Changing Gears is a public media project about the future of the industrial Midwest. Each week, reporters Dan Bobkoff in Cleveland, Niala Boodhoo in Chicago and Kate Davidson in Ann Arbor cover issues of interest to the Great Lakes region. Changing Gears also sponsors public events and conversations.
This month, we’re taking a look at some of the hidden assets of the industrial Midwest – the parts of our economy that don’t often get noticed when we talk about our strengths.
We found one hidden asset right smack in the middle of our manufacturing sector. It’s a machine that’s in literally thousands of factories across the Midwest. And, though, you might not have heard of it before, the CNC machine – and the people who operate it – are at the core of our economy.
CNC stands for computer-numerically-controlled. And what the computerized machine does is it machines things. That sounds ridiculous unless you know that machine is not just a noun. It’s also a specific manufacturing process.
It’s when you cut away a material. It’s basically commercial sculpting.
“Machining is at, or very close to, the foundation of manufacturing,” says Peter Zelinski, senior editor at Modern Machine Shop magazine.
Manufacturing has been at the center of the Midwest’s long-term decline, shedding some 8 million jobs over the past three decades. More recently, it has been at the forefront of the region’s economic recovery.
In October, manufacturing was the leading sector in the Midwest Economy Index, which measures economic activity in the region. It was, in fact, the only sector to make a positive contribution to the index, produced monthly by the Chicago Fed.
Changing Gears reporters Kate Davidson and Dan Bobkoff examined the current state of manufacturing in the Midwest recently for American Public Media’s Marketplace. They found that today’s successful Midwest manufacturers look “more like startups than smokestacks.”
Back in June, President Obama came to Pittsburgh to tout something called Advanced Manufacturing. He created a group to work on it, made up of government officials, academics, and industry. The point, the president says, is to promote innovation, make the country more competitive. But, we wanted to know:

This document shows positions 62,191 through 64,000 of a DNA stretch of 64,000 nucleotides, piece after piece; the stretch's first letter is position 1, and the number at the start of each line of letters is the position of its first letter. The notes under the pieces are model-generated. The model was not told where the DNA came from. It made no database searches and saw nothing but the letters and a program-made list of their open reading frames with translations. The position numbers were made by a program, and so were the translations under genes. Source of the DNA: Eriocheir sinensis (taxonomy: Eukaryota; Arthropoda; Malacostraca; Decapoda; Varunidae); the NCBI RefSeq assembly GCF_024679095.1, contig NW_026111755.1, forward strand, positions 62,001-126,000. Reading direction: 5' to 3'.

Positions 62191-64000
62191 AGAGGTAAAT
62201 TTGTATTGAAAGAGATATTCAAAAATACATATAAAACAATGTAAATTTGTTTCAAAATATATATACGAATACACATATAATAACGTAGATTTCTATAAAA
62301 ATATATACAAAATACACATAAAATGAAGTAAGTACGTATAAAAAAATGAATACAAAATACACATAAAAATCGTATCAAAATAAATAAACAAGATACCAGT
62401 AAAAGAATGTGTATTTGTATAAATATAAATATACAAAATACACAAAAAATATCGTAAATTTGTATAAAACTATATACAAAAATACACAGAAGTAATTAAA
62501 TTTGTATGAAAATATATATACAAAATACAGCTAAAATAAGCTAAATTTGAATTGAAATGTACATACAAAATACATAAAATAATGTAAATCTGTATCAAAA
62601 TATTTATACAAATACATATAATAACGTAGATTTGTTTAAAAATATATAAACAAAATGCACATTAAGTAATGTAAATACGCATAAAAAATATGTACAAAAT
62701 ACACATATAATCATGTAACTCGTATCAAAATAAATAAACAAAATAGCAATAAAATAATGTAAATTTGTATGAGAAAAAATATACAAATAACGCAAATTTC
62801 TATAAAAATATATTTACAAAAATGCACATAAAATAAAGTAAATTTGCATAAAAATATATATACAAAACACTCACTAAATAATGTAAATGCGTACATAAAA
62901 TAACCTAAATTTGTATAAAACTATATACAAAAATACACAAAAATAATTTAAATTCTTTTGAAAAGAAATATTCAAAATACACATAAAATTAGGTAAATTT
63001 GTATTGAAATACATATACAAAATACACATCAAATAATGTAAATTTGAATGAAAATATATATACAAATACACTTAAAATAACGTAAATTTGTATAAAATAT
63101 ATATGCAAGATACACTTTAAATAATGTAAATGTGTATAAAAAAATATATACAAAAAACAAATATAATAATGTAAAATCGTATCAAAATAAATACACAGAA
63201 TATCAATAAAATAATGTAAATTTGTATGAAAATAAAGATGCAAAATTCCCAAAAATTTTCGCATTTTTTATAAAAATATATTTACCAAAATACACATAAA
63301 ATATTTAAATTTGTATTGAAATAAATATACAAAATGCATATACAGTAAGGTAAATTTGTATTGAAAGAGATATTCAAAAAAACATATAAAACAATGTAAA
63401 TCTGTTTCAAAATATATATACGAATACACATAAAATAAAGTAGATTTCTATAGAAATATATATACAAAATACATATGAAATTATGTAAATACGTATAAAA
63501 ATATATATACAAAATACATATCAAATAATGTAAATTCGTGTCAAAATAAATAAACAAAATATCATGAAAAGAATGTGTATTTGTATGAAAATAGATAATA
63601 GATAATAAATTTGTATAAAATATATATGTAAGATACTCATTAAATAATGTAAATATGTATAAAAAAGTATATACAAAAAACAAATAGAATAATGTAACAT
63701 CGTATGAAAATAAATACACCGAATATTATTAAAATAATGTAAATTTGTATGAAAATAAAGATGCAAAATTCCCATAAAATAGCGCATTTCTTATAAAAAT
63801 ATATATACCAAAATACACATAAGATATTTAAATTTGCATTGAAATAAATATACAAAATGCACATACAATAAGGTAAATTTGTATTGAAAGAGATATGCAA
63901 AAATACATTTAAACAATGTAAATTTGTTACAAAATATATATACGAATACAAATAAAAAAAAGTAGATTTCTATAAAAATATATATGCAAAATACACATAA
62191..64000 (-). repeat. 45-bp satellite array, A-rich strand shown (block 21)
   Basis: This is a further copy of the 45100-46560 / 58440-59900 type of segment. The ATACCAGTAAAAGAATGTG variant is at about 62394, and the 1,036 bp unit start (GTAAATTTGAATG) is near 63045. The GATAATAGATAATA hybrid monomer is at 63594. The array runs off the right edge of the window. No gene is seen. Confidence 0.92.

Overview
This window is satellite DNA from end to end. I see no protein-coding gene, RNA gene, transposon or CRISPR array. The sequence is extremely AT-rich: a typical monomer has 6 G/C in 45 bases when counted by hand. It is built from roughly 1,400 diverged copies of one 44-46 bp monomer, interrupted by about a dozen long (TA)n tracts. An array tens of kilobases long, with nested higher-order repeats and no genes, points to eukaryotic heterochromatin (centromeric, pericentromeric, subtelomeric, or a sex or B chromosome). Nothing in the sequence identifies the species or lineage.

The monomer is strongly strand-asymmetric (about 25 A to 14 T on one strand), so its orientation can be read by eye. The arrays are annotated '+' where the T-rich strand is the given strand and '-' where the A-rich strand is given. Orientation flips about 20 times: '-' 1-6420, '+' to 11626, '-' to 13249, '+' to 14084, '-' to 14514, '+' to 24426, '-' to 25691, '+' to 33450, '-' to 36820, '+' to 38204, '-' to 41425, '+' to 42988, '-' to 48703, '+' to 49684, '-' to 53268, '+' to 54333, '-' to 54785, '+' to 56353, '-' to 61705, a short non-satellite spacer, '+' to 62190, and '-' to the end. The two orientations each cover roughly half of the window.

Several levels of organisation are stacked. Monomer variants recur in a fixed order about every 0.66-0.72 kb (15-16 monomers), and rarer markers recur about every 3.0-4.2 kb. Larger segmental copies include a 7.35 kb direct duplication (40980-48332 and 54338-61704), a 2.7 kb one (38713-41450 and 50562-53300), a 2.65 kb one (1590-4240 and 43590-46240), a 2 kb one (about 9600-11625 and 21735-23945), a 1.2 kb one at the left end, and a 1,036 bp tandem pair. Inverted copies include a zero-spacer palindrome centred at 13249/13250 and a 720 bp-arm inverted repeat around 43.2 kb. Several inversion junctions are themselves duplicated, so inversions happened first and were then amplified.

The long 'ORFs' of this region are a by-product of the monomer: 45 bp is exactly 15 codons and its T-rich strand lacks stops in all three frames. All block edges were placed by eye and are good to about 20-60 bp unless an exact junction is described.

Three stories making news across the Midwest today:
1. Angry residents confront Emanuel. Chicago mayor Rahm Emanuel sought solutions for the city’s budget woes during a public meeting Monday night. He got more than he bargained for, according to reports from our partner station WBEZ. A question from a laid-off traffic employee led to an extended back-and-forth with union members in the audience. “I’m responsible to the city taxpayers and the city residents,” Emanuel said, referring to a projected $635 million budget deficit. Audience members yelled that they were taxpayers too.
2. Honda renovates Ohio plants. Honda announced Monday it would spend $355 million to refurbish four plants in Ohio, according to The Columbus Dispatch. The improvements come as the automaker returns to full production following the Japanese catastrophes. The Dispatch reports some jobs will be added, but specifics are not yet available. Honda has more than 13,000 employees in the Buckeye State.
3. Lawmakers seek tax-credit extension. Tax credits for advanced battery manufacturers in Michigan are scheduled to be phased out by Gov. Rick Snyder, but Democrats in the state Legislature want to extend the incentives packages. The Associated Press reported Monday that the Democratic proposal would include tax credits for battery production and facility construction, as well as credits for buying electric vehicles and charging stations.
The Great Lakes region has always been known as a center of advanced manufacturing. But with auto jobs disappearing, that title may be up for grabs. Now, the mayors of Louisville and Lexington, KY, want to nab it.
Greg Fischer, the mayor of Louisville, and Jim Gray, the mayor of Lexington, announced in Chicago on Thursday that they will team up for an 18-month, $250,000 study of how to turn their region into a “cluster” of advanced manufacturing expertise.